The study, by the national innovation centre Data Lab, coincides with a conference being held in Edinburgh today aimed at showcasing career opportunities in the field of “big data”.
Data Talent Scotland, taking place at the Assembly Rooms, will feature speakers from the likes of Deloitte, NHS Scotland, Royal Bank of Scotland and TSB, as well as fashion start-up Mallzee and health informatics specialist Aridhia.
The “collider event”, hosted by Data Lab in partnership with recruitment firm MBN Solutions and youth entrepreneurship organisation WeAreTheFuture, will bring together more than 250 aspiring data scientists with employers and universities.
Data Lab’s survey found that lifestyle and the strength of the job market were key factors behind students’ desire to stay in Scotland after completing their studies. Of the 91 students polled, only 7 per cent were motivated by salary – with the remainder attracted to challenging roles that offer a good work-life balance and support through training.
Costi Perricos, lead partner for analytics and information management at Deloitte – which plans to create up to 70 jobs when it opens a digital studio in Edinburgh later this year – said: “It’s a hugely exciting time to be a data scientist.”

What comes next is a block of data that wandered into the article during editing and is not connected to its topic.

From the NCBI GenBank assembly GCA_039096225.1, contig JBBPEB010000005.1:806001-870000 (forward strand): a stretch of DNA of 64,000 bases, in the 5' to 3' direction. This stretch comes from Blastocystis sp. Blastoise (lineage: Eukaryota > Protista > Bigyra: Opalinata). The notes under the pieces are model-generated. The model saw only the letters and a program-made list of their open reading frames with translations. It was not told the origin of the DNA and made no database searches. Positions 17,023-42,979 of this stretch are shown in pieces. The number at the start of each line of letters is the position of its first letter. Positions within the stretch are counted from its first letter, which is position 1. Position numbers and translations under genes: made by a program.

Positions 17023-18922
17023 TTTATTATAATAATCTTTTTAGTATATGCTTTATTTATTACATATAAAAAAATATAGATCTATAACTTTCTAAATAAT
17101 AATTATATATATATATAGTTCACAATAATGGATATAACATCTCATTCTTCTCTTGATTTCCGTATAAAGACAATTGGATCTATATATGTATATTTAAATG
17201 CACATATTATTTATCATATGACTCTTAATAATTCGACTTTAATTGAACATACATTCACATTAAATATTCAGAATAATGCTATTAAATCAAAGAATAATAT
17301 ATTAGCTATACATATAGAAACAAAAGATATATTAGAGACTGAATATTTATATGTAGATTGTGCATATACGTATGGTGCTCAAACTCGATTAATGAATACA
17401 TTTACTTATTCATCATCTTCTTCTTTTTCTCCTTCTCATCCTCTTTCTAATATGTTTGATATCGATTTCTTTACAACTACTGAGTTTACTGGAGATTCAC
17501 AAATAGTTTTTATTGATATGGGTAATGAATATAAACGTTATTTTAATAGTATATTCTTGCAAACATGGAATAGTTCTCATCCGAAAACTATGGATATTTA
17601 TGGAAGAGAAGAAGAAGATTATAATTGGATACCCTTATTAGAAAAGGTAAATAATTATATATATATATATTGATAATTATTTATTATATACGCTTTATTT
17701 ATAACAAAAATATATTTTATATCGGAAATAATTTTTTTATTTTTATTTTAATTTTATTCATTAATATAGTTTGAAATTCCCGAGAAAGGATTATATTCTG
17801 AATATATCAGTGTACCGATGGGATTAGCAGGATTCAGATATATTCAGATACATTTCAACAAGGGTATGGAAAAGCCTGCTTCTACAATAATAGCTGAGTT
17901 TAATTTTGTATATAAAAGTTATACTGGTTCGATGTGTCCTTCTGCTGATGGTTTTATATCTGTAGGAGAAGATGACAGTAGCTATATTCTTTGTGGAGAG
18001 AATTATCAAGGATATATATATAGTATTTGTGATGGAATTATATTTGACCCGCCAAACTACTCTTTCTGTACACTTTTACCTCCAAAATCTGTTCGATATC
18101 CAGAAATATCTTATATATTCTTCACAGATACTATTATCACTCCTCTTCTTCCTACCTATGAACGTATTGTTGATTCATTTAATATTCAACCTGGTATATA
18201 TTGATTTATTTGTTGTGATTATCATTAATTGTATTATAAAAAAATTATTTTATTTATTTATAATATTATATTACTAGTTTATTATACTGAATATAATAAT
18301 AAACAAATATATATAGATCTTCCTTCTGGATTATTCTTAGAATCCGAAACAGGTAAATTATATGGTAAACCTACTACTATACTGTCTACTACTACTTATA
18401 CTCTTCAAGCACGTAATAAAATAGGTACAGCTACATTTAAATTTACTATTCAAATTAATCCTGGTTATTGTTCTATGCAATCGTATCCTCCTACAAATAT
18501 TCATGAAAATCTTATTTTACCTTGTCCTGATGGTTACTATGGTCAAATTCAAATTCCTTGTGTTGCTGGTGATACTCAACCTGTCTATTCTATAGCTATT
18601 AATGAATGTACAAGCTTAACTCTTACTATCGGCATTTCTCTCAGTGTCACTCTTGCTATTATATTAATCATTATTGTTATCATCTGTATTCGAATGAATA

“We recognise the high calibre of talent in Scotland and we are keen to recruit for our new Deloitte Digital Studio and our wider consulting practice.”
Data Lab chief executive Gillian Docherty added: “It is very encouraging that so many of the individuals we surveyed want to stay in Scotland after they complete their studies but with around one third of those needing a visa to work here it is a reminder that we must provide practical support to help them navigate the system.
“Big data is worth £216bn to the UK, and Scotland is rapidly establishing itself as a centre of data science expertise. It is home to almost half of all of the UK’s data science Masters level programmes, with 17 courses available in 2016-17 across a range of sectors.”